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The much awaited ‘No Fault Divorce’ is expected to become law in the next few weeks as the reforms are voted on in Parliament today (Monday 8 June 2020).

 

This is a long-awaited and pressing piece of legislation intended to remove much of the acrimony traditionally associated with the divorce process.

 

Our specialist Family Law Team at Lamb Brooks will keep you updated as and when this process is available for couples looking for a more dignified way to separate.

 

What is a No Fault Divorce?

 

For many years separating couples have been asking for a less confrontational way to divorce and family lawyers have been campaigning for divorce laws to be updated to reflect modern relationships.

 

Under current rules a divorce can only go ahead if one of five criteria are met. Three of those apportion fault or blame to one party, and the other two involve the couple being separated and living apart for years before they can file for divorce.

 

At the moment, you can legally divorce on the grounds of adultery, unreasonable behaviour or desertion. Otherwise, the couple need to have been separated and living apart for a minimum of two years (if both parties consent to a divorce) or for five years (without consent being required).

 

A No Fault Divorce will allow couples to end their marriages without needing to point the finger at one spouse or wait years to be allowed to formally separate. There will still be a legal process to follow and consideration will need to be given before starting the process.

 

Some have branded the No Fault Divorce a ‘Quickie’ divorce, which may be misleading. The process is made much quicker, as you no longer need to be separated for at least two years before filing.  The lack of blame can help make discussions and negotiations happen faster and much more smoothly.  However there is still a legal process to follow and there is an appropriate built-in cooling-off period to allow for a proper pause for reflection.

Would a No Fault Divorce Suit You?

 

Every year, many couples decide to end their marriage mutually. Couples grow apart, are unhappy, fall out of love or want different things in life. Having to drag out the separation process or start playing the blame game can make divorce confrontational and stressful when it doesn’t need to be.

 

A No Fault Divorce will remove the ‘sting’ from the process.  No longer will one party have to find reasons to blame the other for the marriage coming to an end.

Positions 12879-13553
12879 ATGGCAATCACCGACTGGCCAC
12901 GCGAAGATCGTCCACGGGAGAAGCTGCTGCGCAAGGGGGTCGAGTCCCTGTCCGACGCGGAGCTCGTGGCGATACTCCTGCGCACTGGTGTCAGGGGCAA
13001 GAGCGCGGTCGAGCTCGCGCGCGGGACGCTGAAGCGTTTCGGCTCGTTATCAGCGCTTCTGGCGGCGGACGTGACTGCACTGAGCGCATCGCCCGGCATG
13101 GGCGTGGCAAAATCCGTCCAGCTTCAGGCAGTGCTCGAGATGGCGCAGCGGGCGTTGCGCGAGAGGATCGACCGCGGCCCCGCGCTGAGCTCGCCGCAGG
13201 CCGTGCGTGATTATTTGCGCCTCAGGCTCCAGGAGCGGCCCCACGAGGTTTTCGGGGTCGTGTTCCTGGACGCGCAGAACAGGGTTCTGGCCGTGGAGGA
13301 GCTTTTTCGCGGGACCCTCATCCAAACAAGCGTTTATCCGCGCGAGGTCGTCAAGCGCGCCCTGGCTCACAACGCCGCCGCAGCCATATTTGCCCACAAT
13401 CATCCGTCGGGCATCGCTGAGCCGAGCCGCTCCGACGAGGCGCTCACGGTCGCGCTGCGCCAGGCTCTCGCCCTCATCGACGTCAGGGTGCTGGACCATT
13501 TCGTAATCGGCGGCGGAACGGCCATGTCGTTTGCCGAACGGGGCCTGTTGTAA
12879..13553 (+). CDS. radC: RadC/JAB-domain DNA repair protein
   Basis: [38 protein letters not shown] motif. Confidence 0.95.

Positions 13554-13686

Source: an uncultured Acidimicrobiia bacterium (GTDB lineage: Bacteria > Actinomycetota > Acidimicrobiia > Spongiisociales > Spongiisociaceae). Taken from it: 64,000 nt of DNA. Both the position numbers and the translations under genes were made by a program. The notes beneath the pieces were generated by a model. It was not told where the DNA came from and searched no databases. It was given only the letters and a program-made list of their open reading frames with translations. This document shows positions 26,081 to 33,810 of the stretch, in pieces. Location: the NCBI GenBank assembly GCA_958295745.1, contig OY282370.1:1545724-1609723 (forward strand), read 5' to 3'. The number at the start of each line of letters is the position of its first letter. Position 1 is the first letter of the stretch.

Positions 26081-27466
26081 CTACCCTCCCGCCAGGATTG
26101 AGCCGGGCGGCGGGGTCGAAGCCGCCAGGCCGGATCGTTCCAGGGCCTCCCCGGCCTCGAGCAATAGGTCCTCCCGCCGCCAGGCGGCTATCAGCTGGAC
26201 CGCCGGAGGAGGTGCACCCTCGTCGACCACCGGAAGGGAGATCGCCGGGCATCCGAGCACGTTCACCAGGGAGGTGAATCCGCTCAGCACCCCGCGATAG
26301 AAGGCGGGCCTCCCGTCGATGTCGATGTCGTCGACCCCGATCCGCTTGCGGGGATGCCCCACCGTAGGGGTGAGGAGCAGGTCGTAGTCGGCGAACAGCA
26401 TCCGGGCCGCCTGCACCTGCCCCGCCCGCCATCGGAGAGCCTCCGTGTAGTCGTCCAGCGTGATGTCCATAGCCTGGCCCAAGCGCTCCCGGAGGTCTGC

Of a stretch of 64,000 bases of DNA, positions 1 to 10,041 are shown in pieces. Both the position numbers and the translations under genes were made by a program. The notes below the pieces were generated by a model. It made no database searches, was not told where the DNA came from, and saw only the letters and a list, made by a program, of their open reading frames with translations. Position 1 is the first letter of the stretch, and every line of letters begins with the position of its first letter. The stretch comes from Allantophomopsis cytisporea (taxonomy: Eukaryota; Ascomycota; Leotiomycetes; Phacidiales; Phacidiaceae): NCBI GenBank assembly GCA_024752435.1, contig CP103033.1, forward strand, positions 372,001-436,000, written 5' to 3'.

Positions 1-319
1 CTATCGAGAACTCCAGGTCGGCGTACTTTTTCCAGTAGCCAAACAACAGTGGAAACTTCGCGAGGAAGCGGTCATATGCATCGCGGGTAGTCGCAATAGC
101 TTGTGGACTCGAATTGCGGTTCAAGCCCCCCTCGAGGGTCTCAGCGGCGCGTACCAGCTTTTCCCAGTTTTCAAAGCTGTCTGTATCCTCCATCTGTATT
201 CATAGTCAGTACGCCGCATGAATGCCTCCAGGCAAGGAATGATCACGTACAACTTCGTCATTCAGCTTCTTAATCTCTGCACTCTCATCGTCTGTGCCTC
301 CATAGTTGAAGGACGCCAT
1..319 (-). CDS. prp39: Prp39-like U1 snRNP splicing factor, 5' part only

Married couples with children may also want to explore the No Fault Divorce route to protect their children from the negative impact that a hostile divorce can have.  A No Fault Divorce will also have a much less polarising effect on the separating couple, making it much easier for them to co-parent their children going forwards.

 

Thinking About Divorce?

 

If you have been considering divorce or are already separated from your spouse and want to start the divorce process, then your first step is to speak to a divorce lawyer to understand your rights and options.

 

Your first appointment with a specialist divorce lawyer will give you all the tools you need to make an informed decision about ending your relationship. You will come away knowing where your stand in terms of finances, property and children and have all the information about the different routes you can take along with the expected costs and timeframes.

 

To speak to someone today, please call 01256 844888, email enquiries@lambbrooks.com or speak to our online chat assistant who is available on our website 24/7.

 

Other articles you may be interested in reading:

Parting Post-Lockdown

Cooped Up Couples: Is Lockdown the Final Straw?

Riding the Roller-Coaster of Divorce

   

The contents of this article are for the purposes of general awareness only. They do not purport to constitute legal or professional advice.  The law may have changed since this article was published.   Readers should not act on the basis of the information included and should take appropriate professional advice upon their own particular circumstances.